During the first panel of the day, leaders discussed private investment and business opportunities for the next five years in Mexico. Answer a question from the moderator El Financieroit’s Enrique Quintana on the changes he would like to see in the energy sector, CEO of AES Mexico Jose Arosa said, more than anything, that he would like things not to change, referring to the “titanic efforts” made to push through energy reform and saying that it is important not to reverse the progress made by dint of effort. Lorenzo Gonzalez Bosco, director of Temasek for Mexico and the Andean region, stressed the need for consistency in government signals when it comes to talking about business; the message that is heard abroad, he said, is often different from the domestic message. Executive Vice President of MetLife mike zarcone said his company was encouraged by the AMLO administration’s focus on fighting poverty and corruption, and that talks of infrastructure investment are “very attractive” to the insurance company.

The second panel of the conference, moderated by Bloomberg’s Juan Pablo Spinetto, was devoted to the private sector and how it can be an ally for growth. Speakers focused on the digital divide and other types of inequalities that exist in Mexico. Guilherme Loureiro, president and CEO of Walmart Mexico and Central America, stressed the importance of removing barriers. “What we need to do in Mexico is give people access to banking, internet and digital commerce,” Loureiro said. He also commented on labor reform, which he said will give workers more rights. Vice President of AT&T Mexico Monica Aspe Bernard stressed the need to increase competitiveness and labor productivity to attract more investment. “56 million Mexicans have had access to the Internet over a five-year period, which is proof of investment. But there are still 30 million missing to bridge the digital divide,” she said. She added that it was important to note that even with this increased digital access, 70% of transactions in Mexico are still done in cash, highlighting the opportunity to grow this digital access to financial services. Daniel Martinez-Valle, CEO of Mexichem, said he is optimistic about what Mexico can represent. Citing a report that Mexico has the potential to become the world’s fifth largest economy by 2050, he said: “We cannot lose sight of the fact that this is a real possibility.”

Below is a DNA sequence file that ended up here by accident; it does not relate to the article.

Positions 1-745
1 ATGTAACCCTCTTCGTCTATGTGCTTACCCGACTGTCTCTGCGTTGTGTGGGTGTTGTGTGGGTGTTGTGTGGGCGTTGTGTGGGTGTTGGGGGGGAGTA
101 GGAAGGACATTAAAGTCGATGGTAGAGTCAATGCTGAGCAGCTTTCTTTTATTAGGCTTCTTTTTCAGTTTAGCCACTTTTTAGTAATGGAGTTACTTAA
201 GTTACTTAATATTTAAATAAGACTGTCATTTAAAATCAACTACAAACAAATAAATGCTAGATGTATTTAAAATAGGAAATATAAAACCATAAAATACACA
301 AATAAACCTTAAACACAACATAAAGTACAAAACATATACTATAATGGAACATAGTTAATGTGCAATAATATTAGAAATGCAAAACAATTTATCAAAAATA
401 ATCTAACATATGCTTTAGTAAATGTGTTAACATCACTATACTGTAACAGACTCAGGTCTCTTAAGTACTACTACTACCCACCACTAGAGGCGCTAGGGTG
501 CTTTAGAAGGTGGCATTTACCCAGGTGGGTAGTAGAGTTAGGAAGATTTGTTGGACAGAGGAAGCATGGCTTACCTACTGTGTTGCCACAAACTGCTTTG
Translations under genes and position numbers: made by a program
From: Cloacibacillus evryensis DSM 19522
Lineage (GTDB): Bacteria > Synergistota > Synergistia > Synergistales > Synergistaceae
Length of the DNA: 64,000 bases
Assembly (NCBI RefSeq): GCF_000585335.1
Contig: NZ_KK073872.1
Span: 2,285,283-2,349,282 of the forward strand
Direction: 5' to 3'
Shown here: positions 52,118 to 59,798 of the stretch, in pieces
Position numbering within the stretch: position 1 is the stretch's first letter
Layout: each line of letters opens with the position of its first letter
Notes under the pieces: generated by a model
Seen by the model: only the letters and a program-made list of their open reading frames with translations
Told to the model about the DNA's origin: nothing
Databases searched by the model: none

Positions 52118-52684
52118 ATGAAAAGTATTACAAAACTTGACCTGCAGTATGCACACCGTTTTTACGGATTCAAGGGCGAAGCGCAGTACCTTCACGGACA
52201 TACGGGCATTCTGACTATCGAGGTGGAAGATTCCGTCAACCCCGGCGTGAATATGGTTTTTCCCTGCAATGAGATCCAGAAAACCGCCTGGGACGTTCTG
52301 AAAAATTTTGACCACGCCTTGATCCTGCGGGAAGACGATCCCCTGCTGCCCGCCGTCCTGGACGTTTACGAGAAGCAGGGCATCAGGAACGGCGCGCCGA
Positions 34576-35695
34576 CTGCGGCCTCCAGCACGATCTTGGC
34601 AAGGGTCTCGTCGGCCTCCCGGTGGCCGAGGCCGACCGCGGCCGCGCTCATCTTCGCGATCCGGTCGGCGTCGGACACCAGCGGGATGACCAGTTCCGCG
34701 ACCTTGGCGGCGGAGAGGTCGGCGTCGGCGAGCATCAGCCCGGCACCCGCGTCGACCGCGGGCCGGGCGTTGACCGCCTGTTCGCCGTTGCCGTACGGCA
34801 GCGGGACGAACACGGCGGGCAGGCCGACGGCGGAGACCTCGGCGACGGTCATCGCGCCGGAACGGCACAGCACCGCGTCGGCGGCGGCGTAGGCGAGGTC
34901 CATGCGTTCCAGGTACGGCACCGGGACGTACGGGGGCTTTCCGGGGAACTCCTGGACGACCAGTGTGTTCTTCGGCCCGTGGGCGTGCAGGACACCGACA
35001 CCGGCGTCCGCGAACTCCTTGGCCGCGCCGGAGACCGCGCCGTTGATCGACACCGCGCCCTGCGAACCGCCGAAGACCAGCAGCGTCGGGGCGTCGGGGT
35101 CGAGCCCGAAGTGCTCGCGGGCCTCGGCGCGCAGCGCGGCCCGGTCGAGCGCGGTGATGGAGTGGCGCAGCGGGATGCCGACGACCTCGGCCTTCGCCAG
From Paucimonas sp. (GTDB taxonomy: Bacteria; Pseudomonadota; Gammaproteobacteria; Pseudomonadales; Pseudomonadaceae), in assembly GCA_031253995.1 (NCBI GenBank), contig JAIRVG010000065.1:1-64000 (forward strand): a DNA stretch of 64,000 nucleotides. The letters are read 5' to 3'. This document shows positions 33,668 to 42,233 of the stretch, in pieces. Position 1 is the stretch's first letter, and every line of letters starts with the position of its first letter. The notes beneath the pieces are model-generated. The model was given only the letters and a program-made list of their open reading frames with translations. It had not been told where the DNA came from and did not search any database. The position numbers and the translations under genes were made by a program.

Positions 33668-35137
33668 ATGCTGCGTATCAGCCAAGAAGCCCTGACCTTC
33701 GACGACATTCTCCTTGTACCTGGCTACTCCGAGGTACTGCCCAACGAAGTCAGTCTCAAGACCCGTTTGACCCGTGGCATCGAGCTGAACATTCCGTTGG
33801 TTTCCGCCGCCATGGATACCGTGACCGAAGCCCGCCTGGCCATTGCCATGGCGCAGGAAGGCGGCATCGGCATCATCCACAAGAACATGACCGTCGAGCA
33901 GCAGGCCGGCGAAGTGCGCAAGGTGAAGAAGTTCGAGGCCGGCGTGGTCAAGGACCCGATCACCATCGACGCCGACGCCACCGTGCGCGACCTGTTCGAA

With 13 free trade agreements providing preferential trade access to more than 50 countries, the Mexican economy is very open and closely linked to trade. The country’s trade flows closely follow the country’s economic expansion, always bringing with it GDP growth, as the Deputy Minister of Foreign Trade Luz Maria de la Mora Sanchez shown in his presentation. The problem, the deputy minister said, is finding a way for domestic businesses and jobs to benefit from Mexico’s integration into the global trading system. She praised global companies for providing some of the highest quality jobs, and said it was a priority for the economy ministry to support them. De la Mora gave an overview of the country’s main export sectors and stressed that Mexico needed to move away from manual labor at the lower end of the production chain and find a way to add more value to the global supply chain. She also explained how the AMLO government is working to broaden the participation of small and medium enterprises.